Creating a daff-idyll at Chartwell

As you arrive into Chartwell this spring you’ll be greeted with the cheery site of over 19,000 daffodils lining the car park. The joy doesn't end there though with several thousand more to be found around the gardens. Even in a visit to the house you'll spot the iconic trumpet-shaped bloom nodding at you from the vases. With so many popping up all over, preparing for the daffodil season is a huge but rewarding task for the gardeners.

Last autumn our gardeners and volunteers added 5,000 bulbs to the car park borders, on top of the existing 14,000 bulbs. That's 19,000 daffodils waiting for your arrival this spring.

Making your way through the gardens you’ll find a fantastic array of narcissus species leading you past the rose garden, through the orchard and up through the kitchen garden.

An additional 5,000 daffodils are planted around the gardens to bring you this display. The true beauty lies in each individual species of narcissus that bloom in succession throughout the spring season, prolonging the golden cheer.

" The fields look lovely. The daffodils are in full bloom, the sheep having carefully avoided nibbling them..."
- - Sir Winston Churchill in a letter to his wife, Clementine

An early awakening

The daffodil may be a quintessential spring flower, but here at Chartwell we start preparing for them in autumn.

Every year when the weather begins to cool the gardeners begin the job of forcing daffodil bulbs over winter. This process encourages the flower to bloom as early as possible, ready to be used for display in the house for our visitors to enjoy.

Daffodil varieties suitable for forcing are carefully selected for this process, including narcissus thalia, cragford and pheasant eye along with the most apt of them all, narcissus Sir Winston Churchill.

Narcissus 'Sir Winston Churchill' in the garden at Chartwell, a National Trust property in Kent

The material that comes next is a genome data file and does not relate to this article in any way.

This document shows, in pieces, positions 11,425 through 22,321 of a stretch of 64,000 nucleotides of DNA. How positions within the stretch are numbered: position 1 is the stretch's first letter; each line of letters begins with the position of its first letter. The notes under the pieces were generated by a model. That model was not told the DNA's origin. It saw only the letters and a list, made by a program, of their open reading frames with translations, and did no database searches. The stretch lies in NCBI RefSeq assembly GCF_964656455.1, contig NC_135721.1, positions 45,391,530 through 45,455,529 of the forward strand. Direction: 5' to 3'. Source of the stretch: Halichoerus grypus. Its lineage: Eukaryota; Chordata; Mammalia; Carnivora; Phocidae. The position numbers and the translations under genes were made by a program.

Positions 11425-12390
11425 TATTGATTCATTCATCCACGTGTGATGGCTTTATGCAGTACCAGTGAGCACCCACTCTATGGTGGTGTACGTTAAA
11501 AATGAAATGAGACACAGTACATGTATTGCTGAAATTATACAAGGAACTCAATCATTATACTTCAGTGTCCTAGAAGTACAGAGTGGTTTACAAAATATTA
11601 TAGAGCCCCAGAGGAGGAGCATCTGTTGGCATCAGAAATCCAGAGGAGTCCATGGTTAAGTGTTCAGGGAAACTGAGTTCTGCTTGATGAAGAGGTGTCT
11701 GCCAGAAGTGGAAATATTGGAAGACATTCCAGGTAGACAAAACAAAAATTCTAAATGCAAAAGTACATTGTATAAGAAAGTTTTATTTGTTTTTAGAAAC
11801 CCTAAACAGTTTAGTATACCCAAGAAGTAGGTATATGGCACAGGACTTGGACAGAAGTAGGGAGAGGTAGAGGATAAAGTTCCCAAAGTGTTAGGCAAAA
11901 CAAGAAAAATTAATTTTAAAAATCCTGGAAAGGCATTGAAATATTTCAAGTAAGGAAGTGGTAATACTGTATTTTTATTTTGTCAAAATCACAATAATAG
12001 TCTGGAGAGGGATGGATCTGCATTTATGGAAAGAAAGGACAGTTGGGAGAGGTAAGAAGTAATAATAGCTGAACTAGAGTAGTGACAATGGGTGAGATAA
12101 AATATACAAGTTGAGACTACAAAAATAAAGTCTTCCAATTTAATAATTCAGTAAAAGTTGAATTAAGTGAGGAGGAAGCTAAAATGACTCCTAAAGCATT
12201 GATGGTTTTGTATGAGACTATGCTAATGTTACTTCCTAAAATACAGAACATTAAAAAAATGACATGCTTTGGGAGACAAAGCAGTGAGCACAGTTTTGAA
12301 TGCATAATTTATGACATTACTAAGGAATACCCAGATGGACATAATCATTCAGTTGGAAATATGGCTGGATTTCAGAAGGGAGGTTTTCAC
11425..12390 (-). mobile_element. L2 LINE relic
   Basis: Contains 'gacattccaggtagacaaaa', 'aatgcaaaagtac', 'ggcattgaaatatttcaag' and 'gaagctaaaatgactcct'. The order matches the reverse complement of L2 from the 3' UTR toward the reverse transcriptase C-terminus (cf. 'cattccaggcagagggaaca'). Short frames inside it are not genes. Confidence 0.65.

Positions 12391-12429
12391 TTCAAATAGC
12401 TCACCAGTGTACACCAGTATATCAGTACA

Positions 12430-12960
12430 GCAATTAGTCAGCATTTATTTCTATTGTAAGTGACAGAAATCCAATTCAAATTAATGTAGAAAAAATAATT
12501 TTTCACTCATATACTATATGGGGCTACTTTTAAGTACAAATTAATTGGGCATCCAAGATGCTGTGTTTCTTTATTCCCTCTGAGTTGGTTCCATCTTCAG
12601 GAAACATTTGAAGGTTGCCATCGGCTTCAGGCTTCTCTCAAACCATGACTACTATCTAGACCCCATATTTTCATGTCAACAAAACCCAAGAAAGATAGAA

The Sir Winston Churchill Daffodil

Winston's name has been lent to many flora over the years, including apples, roses and this beautiful daffodil. This unique variety is a far cry from its strong protruding trumpet shaped cousins, with a soft ruffled trumpet instead giving this plant a fine elegance. It’s truly a beautiful flower with it creamy-white petals framing a radiant yellow centre. Look out for it growing along the steps leading down into the kitchen garden, and growing in the cut flower bed ready for display in the house.

The process of forcing bulbs became popular in Britain in the early 1800s and was a practise used by the gardeners here when Churchill was in residence. It's a Churchill tradition we're proud to continue.

Although forced bulbs often flower for shorter periods than normal, we find that they fill an important gap in the flowering season. At this time of year there's not many flowering bulbs to decorate the rooms with. And it is certainly a better and more sustainable idea than buying in imported bulbs or flowers for the same effect.

Dafdodils lining the car park at Chartwell, a National Trust property in Kent

We get by with a little help from our friends

“The beauty of daffs is they naturally bulk up, divide and get stronger and more abundant each year. With the colder weather and our recent planting focus we’re expecting a bumper year in 2018 for daffodils at Chartwell.” - Tim Parker, Gardens and Countryside Manager. With the keen enthusiasm from our weekly volunteers and generous working holiday volunteers Tim’s ambitious planting scheme has become a reality for you to enjoy.

Thank you

We couldn't do it without you

When you stroll amongst the spring flowers you're helping the garden bloom once more